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Brand Reputation

Charity and Brand Reputation

April 20, 2010

Charity and Brand Reputation
According to the Charity Commission, there are 179,320 registered charities in England and Wales, with a combined income of £51,500,000,000. Charity is big business, and as with all business, it pays to be mindful of the importance of brand reputation. 

Whether you are shopping on a personal level or making a larger scale commercial purchase on behalf of your own company, your choice of which company will get your business will be based in part on its reputation.  Quality of service, delivery of product, and customer interaction all go to create the collective impression left by the experience of the company.  This shapes its brand reputation and ultimately the decision about where you spend your money.

But what of a charity? Many charities rely heavily on funding from public sources, including donations from the general public. However unlike a traditional business, the people donating their money to the charity will not be the same people receiving the charity’s products or services.

For example someone in the UK donating to a Red Cross project in Africa will most likely have no first hand experience of the way in which their donation is spent – the donator doesn’t get to ‘experience’ the business first hand. The overall impression of the charity therefore is shaped as much by its reputation as by the donator’s own personal interaction with the charity.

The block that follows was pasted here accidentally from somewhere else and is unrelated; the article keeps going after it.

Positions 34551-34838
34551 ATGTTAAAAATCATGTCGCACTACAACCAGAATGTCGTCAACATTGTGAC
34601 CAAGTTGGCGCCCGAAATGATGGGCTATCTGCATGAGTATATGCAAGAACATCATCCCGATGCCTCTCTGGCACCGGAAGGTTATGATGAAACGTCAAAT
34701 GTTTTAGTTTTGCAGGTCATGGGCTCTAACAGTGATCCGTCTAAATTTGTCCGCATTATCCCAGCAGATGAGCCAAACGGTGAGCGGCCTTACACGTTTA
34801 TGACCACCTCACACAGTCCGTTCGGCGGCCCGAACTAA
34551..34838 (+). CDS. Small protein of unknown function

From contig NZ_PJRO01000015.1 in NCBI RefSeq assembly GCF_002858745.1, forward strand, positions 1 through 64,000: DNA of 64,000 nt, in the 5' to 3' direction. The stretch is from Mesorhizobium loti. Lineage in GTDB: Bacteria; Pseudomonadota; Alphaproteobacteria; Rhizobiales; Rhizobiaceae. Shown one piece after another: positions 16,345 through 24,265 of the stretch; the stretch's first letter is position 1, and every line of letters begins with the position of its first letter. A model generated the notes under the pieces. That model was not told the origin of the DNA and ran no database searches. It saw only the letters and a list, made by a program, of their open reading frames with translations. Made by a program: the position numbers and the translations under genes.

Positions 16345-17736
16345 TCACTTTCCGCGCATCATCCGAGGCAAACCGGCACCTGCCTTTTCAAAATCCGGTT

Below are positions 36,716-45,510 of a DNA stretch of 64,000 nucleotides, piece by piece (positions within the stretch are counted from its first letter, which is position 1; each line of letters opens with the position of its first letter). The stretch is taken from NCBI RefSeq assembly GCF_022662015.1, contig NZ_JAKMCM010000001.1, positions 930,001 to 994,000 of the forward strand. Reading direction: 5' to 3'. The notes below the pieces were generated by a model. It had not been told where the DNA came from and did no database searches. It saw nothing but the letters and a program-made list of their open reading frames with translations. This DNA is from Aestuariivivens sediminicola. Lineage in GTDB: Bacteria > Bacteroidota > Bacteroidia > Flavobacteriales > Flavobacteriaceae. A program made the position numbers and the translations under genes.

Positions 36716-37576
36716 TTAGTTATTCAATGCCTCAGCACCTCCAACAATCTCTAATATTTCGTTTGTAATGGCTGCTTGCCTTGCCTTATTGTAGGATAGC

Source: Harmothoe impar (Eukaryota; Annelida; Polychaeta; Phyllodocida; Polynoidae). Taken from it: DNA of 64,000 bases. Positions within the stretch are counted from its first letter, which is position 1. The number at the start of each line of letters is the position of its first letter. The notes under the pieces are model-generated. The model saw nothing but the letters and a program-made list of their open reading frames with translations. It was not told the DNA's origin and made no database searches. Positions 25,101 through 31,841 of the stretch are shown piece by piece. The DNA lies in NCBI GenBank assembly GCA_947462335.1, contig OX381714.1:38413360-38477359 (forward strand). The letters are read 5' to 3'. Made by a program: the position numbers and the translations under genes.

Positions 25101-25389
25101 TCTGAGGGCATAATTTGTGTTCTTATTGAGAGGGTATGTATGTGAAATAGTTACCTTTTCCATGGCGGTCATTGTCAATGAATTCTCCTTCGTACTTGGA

This means that while reputation and brand is important for all businesses, for a charity reputation and brand is paramount, as in many cases that’s the only way the potential donor can make a decision about which charity to patronise.

Therefore transparency and a clear mission statement are vital for any charity, whether it’s a large multinational or a new startup organisation. A potential donor or volunteer for a charity needs to know clearly what the aims of the charity are, who they support, and what kind of work their donation of time or money will support.

A charity must have a clear and identifiable brand presence, and just as importantly an awareness of the issues that go along with developing that brand presence, if they hope to engage with the public and secure their support.

Trade mark issues
If the charity is about to be launched, name clearance through a trade mark search is important. You need to check whether any identical or similar existing brands are already registered. Charities may want to also look out for similar brand names held by non competing businesses with associations that are contrary to the charity’s aims.

As people identify the brand with the charity’s cause the goodwill generated becomes a valuable way to promote the cause. Charity brands are particularly vulnerable to unscrupulous third parties who may try to take advantage of the brand’s social purpose, special meaning and credibility, and the trust that the public places in it.